Matt Chitwood, while on fellowship for two years, is living in rural Yunnan, China’s southwestern-most province. In his home village of Bangdong, population 350, he is surrounded by hillsides of tea, walnuts, and coffee – the lifeblood of his neighbors. Matt’s research and writing focuses on how infrastructure development in Yunnan is transforming its people, land, economy, and governance. For almost a decade Matt has worked in Greater China: Beijing, Shanghai, Kunming, and Taipei. His work experience spans the business, education, and non-profit sectors, and includes the Bill & Melinda Gates Foundation and the US State Department’s Critical Language Scholarship Program. In recent years, Matt has developed, managed, and taught for study abroad programs like CET, CIEE, and Where There Be Dragons. Matt holds a dual M.A. in China Studies and International Economics from Johns Hopkins University’s School of Advanced International Studies (SAIS). He also completed the graduate certificate program at the Hopkins-Nanjing Center. Matt attended undergrad at Northwest Nazarene University, a private Christian liberal arts school, where he majored in International Business and studied abroad in Central America with the CCCU. He speaks Chinese and Spanish. Matt is also an avid pianist-accordionist-ukuleleist and can throw a mean frisbee.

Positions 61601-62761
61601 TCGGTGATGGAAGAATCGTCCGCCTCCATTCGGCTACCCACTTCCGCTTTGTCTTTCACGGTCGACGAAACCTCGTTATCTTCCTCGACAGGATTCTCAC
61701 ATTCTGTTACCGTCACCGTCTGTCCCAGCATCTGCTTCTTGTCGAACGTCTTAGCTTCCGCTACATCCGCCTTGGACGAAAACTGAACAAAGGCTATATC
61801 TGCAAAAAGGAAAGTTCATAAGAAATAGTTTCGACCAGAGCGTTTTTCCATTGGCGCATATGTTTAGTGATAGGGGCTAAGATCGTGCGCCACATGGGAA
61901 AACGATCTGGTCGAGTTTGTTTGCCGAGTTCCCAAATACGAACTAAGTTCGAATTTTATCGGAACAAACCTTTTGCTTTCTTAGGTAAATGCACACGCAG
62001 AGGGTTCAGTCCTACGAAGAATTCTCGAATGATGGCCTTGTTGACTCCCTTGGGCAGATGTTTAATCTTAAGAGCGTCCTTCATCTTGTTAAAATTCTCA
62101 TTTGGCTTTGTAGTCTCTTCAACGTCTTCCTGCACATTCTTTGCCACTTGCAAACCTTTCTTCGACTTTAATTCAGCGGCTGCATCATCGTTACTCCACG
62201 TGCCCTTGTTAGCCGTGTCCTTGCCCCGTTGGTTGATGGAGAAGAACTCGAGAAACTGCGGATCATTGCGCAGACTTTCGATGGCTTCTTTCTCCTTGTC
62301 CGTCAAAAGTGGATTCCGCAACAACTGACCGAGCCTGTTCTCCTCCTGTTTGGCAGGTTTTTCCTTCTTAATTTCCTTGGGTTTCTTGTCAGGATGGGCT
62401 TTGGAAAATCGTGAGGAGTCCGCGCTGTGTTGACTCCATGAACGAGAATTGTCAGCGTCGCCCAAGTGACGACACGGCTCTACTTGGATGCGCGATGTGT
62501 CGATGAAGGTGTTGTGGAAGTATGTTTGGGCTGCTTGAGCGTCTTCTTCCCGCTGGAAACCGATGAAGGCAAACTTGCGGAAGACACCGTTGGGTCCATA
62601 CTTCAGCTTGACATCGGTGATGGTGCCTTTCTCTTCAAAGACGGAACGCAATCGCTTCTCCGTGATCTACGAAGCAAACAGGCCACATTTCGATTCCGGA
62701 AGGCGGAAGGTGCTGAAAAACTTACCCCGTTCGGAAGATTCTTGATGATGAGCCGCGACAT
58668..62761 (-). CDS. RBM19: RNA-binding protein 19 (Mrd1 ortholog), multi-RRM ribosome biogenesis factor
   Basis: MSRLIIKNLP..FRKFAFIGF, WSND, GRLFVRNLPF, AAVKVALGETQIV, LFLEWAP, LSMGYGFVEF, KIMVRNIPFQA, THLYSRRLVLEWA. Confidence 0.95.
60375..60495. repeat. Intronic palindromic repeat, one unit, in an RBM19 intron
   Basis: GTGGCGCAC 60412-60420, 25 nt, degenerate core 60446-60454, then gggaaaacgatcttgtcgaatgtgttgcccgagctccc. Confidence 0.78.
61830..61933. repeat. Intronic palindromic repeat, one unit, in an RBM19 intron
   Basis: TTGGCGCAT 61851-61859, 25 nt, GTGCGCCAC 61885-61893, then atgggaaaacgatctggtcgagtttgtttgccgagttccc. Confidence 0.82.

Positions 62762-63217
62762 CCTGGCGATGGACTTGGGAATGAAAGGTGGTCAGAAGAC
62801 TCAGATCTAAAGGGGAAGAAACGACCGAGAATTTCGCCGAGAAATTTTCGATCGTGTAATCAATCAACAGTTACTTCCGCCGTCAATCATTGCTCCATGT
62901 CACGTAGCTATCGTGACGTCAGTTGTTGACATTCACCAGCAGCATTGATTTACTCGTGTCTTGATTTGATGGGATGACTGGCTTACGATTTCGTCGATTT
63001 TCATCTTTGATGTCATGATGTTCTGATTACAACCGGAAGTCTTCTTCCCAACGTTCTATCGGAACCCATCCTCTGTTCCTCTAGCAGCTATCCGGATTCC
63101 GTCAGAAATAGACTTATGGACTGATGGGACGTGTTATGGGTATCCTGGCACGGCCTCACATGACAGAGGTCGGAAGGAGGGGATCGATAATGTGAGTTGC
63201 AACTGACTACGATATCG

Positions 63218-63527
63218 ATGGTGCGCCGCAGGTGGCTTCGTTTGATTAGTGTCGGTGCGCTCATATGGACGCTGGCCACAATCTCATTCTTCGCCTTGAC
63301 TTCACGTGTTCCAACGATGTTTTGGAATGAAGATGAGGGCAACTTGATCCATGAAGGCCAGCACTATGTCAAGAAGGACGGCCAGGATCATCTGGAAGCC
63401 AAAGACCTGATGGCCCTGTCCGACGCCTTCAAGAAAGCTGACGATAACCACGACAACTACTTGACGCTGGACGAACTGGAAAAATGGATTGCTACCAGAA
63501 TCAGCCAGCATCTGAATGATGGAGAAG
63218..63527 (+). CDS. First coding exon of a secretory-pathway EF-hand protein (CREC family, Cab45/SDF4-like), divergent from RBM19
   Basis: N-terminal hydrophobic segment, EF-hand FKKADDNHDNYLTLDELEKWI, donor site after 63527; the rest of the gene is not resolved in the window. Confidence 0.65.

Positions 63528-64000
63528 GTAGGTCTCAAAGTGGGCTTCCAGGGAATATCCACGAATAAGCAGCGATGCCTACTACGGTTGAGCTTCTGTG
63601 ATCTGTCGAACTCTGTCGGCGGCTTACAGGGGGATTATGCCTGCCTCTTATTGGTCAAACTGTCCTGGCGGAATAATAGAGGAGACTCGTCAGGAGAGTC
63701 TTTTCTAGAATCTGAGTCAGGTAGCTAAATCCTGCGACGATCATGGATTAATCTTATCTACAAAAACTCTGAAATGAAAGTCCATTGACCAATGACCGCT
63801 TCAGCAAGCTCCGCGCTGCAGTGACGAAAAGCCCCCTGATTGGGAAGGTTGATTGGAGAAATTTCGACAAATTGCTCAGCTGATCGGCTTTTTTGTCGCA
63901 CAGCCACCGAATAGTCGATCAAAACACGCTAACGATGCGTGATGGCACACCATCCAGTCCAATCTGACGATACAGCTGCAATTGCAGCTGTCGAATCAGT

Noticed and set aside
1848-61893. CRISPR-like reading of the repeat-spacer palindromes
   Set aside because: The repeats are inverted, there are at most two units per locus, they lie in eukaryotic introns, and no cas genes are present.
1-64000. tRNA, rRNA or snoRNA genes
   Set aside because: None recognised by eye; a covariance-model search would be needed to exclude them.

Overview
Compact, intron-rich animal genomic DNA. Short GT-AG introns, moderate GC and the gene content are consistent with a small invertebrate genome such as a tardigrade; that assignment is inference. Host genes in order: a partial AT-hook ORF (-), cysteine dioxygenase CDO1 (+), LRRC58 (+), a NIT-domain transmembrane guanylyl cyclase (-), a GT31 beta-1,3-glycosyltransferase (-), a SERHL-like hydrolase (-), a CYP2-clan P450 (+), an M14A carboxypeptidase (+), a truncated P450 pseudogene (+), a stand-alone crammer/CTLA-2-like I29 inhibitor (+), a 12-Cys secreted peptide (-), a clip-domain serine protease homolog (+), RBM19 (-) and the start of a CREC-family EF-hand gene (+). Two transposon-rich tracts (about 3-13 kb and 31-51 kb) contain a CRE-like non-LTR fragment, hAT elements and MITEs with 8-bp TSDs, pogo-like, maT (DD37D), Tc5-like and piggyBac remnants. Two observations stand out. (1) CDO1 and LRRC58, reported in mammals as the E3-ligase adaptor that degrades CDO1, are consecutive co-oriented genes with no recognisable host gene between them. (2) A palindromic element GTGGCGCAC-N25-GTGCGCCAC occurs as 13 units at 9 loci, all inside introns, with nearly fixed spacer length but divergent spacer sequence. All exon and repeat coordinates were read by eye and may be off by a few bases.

Dispatches from Matthew Chitwood
- Puer tea builds trade, tourism and trust along the Ancient Tea Horse Road.
- The road to China’s brutal university entrance exam.
- The state’s heavy hand still fosters rural dependence.